Do you ever battle discouragement or discontentment? It’s a completely normal battle in our fallen human nature, and it’s not fun, but it’s a battle that must be fought. And it’s a battle we can’t fight alone. Thankfully, we have a great God who is the only true source of courage and contentment. The past couple of weeks I’ve been battling this more than I might like to admit. Thankfully, God has been driving me back to His Word for the courage to fight the discontent (and provided sunshine and chances to chat with friends that have brightened recent days as well).
One day last week, I was reading in the Psalms and was reminded of Psalm 61.
Hear my cry, O God, listen to my prayer; from the end of the earth I call to you when my heart is faint [overwhelmed]. Lead me to the rock that is higher than I, for you have been my refuge, a strong tower against the enemy (Psalm 61:1-3).
I let that be my prayer throughout the afternoon and evening. And the next morning, a friend prayed Psalm 19:14.
Let the words of my mouth and the meditations of my heart be acceptable in your sight, O LORD, my rock and my redeemer (Psalm 19:14).
It was as if God was answering my heart’s cry and showing me that He is my Rock. I said, “Lead me to the rock.” And He responded, “I am your Rock.”
Then, a still, small voice gently rebuked me and asked, “Is discontentment a meditation that is ‘acceptable’ to Jesus?” The answer was a resounding, achy, “No.” In fact, it smacks in the face of my great God and His continual provision and good, gift-giving nature. And the ultimate reality of discontentment with any aspect of our lives–whether it be looks, weight, stage of life, family, work, friends (or a lack of friends), ministry opportunities, home repairs, you name it–is discontent with what God says is “good” for us at this very moment. As the Author and personification of “good,” why is it that we think He can be anything but good? It’s because “good” is subjective instead of objective–it is subject to our point of view instead of objectively in the Person and Work of Christ.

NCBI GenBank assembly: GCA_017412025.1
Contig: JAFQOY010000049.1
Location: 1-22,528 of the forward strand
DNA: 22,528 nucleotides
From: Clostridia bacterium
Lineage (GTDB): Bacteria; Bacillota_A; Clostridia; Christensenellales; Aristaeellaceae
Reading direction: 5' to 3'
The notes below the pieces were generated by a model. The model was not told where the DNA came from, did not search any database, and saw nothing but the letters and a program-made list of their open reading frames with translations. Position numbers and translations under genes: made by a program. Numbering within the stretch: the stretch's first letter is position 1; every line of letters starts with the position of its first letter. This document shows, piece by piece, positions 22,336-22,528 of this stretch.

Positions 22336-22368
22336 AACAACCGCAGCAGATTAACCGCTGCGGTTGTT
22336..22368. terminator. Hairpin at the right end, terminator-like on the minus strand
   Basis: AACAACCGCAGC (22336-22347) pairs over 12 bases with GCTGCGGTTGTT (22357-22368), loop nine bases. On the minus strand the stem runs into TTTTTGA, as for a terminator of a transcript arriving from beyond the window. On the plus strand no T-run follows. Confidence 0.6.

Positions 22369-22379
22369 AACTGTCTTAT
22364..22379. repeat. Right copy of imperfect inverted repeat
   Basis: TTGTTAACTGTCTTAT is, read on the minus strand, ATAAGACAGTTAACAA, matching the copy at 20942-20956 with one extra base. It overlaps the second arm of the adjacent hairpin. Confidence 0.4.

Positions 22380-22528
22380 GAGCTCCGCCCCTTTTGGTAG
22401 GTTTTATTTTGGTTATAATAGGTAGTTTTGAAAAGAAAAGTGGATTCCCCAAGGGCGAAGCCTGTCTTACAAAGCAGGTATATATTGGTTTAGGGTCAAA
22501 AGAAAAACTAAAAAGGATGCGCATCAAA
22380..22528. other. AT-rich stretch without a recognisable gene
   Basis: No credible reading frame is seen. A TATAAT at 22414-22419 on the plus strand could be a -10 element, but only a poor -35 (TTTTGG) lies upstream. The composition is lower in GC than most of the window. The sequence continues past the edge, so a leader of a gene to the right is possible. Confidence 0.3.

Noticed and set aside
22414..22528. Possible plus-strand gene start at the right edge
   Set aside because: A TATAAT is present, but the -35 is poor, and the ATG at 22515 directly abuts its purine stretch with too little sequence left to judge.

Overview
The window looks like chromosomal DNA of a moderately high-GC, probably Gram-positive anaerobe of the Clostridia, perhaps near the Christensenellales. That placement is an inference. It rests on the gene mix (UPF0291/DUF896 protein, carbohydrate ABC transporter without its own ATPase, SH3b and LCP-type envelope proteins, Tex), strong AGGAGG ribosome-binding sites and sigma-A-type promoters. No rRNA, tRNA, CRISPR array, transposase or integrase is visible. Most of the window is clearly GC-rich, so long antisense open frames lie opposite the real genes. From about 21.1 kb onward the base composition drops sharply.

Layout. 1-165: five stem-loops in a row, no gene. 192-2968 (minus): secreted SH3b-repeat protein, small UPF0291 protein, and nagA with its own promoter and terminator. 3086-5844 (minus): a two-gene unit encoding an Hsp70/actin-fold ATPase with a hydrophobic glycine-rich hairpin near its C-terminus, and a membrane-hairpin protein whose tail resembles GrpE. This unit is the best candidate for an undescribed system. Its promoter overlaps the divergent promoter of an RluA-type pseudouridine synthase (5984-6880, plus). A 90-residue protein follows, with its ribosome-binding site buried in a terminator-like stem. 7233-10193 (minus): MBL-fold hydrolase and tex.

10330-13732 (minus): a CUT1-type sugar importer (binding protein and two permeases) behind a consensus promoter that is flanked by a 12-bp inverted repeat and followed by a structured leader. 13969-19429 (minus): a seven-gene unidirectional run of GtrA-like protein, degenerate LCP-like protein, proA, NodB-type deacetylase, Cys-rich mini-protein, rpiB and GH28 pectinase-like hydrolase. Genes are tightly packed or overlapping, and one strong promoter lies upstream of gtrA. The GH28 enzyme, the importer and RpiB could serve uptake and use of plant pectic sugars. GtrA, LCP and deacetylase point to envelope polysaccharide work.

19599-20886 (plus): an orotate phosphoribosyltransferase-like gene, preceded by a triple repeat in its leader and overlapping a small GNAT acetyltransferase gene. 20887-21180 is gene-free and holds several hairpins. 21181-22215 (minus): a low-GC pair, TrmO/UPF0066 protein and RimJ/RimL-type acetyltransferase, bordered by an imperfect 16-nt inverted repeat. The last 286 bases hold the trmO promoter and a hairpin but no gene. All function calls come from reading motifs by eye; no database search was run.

It doesn’t matter how “good” things look from the outside. The ugly face of discontentment can raise its head up even when things appear “put together.” You can have the nicest house and the most beautiful family, great jobs, plenty of resources, and yet still feel empty. The devil is a sneaky lion, prowling and preying on our hearts if we don’t actively fight to resist him.
Be sober-minded; be watchful. Your adversary the devil prowls around like a roaring lion, seeking someone to devour (I Peter 5:8).
Submit yourselves therefore to God. Resist the devil, and he will flee from you (James 4:7).
And so, we must fight. Much of this fighting is internal–it’s choosing to trust Christ, to claim His joy, to walk in His Spirit, to humble ourselves, to forgive and ask for forgiveness, to love those around us, and to praise our Savior, even when we don’t understand. We don’t have to have all the answers. We may think we want a crystal ball to see the future, but when God showed one of His prophets, Jeremiah, the future, he went into deep mourning for his people–there was a reason they called him “the weeping prophet.” God knows we don’t need to see it all up front–quite frankly, it would probably scare us if we knew all His plans. But we can rest that He does have a plan and that He’s preparing us for that plan–and sometimes that means testing us with discouraging situations, knowing that we will need to run back to His everlasting arms of hope .
‘For I know the plans I have for you,’ declares the LORD, ‘plans for welfare and not for evil, to give you a future and a hope’ (Jeremiah 29:11).
My prayer is that Psalm 30:11-12 will be my reality–and yours, if and when you find yourself battling discontentment as well.
You have turned for me my mourning into dancing; you have loosed my sackcloth and clothed me with gladness, that my glory may sing your praise and not be silent. O Lord my God, I will give thanks to you forever! (Psalm 30:11-12).